17.      <!-- //regular non-reference arguments can be passed like this -->
  18.      <arg value="0.5" />
  19.   </call>
  20.  
  21.   <call method="graphics.drawCircle" args="100,100,20" />
  22.  
  23.   <call method="customFunction" args="hello">
  24.      <arg reference="root.loaderInfo.bytesTotal" />
  25.   </call>
  26.  
  27. </code>
  28.  
  29. function customFunction(a:String, b:String):void{
  30.     trace("I am a custom function called from xml");
  31.     trace("Here is an argument: " + a);
  32.     trace("Here is another argument, (total bytes of this swf): " + b);
  33. }
  34.  
  35. // parse and run
  36. runCode(script);
  37.  
  38. function runCode(code:XML):void{
  39.     var children:XMLList = code.children();
  40.     for (var i:int = 0; i<children.length(); i++){
  41.         var child:XML = children[i];
  42.         var type:String = child.name();
  43.         if (type == "call"){
  44.             runMethod(child);
  45.         }
  46.     }
  47. }
  48.  
  49. function runMethod(code:XML):void{
  50.     var i:int = 0;
  51.     // get a reference to the function
  52.     var method:Function = dotSyntax(code.@method);
  53.     // call the function if there are no arguments
  54.     if (code.@args.toXMLString().length == 0 && code.arg.length() == 0){
  55.         method();
  56.     }else{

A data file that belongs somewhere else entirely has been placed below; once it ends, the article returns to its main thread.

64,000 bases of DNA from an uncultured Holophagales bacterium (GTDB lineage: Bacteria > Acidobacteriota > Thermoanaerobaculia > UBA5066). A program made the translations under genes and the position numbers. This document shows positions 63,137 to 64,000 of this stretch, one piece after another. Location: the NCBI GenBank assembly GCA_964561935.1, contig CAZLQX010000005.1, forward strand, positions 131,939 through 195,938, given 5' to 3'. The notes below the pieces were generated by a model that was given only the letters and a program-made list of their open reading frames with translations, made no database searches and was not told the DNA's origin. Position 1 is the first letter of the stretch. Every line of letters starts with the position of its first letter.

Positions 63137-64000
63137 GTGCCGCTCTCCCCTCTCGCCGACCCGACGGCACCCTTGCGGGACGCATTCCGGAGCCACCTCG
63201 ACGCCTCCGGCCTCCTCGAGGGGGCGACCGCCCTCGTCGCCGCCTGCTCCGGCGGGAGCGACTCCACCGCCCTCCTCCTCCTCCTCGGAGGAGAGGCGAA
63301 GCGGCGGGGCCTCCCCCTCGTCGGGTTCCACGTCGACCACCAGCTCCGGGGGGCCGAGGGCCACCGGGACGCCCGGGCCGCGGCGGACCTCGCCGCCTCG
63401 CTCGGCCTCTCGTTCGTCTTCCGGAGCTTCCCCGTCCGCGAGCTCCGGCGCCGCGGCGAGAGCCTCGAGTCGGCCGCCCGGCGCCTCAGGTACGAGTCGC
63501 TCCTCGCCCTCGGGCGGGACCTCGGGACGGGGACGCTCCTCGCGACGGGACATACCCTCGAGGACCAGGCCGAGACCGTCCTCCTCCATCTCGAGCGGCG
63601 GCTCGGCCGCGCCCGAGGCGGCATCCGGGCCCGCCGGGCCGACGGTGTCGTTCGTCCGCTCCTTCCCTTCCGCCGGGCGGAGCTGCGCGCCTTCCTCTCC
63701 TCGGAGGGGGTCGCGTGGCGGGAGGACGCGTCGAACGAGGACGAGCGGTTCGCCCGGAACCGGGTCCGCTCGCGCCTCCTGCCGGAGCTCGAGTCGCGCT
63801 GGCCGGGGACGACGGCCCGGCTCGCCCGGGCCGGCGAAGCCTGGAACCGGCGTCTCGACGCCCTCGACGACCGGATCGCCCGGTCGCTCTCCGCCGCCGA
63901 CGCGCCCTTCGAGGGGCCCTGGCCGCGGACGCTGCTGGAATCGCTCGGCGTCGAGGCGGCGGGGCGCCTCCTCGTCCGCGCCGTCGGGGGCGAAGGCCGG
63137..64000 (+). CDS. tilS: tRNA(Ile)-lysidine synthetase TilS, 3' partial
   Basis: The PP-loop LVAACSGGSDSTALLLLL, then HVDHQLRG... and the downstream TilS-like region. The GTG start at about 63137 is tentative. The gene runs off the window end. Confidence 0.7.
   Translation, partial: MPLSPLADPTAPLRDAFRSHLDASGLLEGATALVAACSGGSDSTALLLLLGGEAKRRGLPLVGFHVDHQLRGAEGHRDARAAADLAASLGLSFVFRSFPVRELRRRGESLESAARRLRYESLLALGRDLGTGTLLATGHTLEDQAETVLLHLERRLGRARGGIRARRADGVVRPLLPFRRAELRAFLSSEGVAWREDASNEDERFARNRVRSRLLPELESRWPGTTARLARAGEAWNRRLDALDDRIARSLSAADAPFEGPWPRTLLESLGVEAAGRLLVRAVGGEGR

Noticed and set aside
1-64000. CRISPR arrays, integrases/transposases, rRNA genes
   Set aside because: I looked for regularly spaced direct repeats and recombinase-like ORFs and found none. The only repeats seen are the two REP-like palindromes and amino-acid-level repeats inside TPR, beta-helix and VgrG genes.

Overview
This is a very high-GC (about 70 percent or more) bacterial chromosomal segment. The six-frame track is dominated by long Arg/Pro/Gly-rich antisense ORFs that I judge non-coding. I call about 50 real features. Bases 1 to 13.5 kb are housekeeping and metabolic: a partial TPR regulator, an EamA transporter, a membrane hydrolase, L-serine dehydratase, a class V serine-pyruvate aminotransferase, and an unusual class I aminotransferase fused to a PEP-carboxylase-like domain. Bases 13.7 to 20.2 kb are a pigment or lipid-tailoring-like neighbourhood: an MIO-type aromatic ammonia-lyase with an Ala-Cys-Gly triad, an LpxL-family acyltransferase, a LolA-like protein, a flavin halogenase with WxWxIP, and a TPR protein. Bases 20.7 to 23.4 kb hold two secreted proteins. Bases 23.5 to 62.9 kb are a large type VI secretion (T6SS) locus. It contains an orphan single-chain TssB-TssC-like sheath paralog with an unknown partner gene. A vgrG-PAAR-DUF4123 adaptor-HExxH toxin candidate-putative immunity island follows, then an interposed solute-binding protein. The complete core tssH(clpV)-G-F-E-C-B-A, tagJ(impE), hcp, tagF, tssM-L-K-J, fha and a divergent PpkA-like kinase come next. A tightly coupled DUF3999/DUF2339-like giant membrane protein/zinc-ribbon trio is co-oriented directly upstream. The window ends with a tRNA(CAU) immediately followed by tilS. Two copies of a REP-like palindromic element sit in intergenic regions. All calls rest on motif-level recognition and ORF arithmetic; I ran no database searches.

57.      
  58.      var args:Array = code.@args.split(",");
  59.      var childArgsLength:int = code.arg.length()
  60.      for (i = 0; i<childArgsLength; i++){
  61.           // add another one with dot syntax
  62.           var val:String = code.arg[i].@value;
  63.           if (val){
  64.             args.push(val);
  65.           }
  66.       }
  67.       for (i = 0; i<args.length; i++){
  68.           if (args[i] != ""){
  69.             args[i] = valueType(args[i]);
  70.           }
  71.       }
  72.       for (i = 0; i<code.arg.length(); i++){
  73.          var rs:String = code.arg[i].@reference;
  74.          if (rs){
  75.              var ref:* = dotSyntax(rs);
  76.              args.push(ref);  
  77.          }
  78.       }
  79.       // run the function
  80.       method.apply(null,args);
  81.     }
  82. }
  83.  
  84. // parse dot syntax and return the last property or method
  85. function dotSyntax(str:String):*{
  86.     var path:Array = str.split(".");
  87.     var curr:* = this;
  88.     for (var i:int = 0; i<path.length; i++){
  89.         curr = curr[path[i]]
  90.     }
  91.     return curr;
  92. }
  93.  
  94. function valueType(val:*):* {
  95.     if (isNaN(Number(val))) {
  96.            // remove leading and trailing white
  97.            // remove "" around strings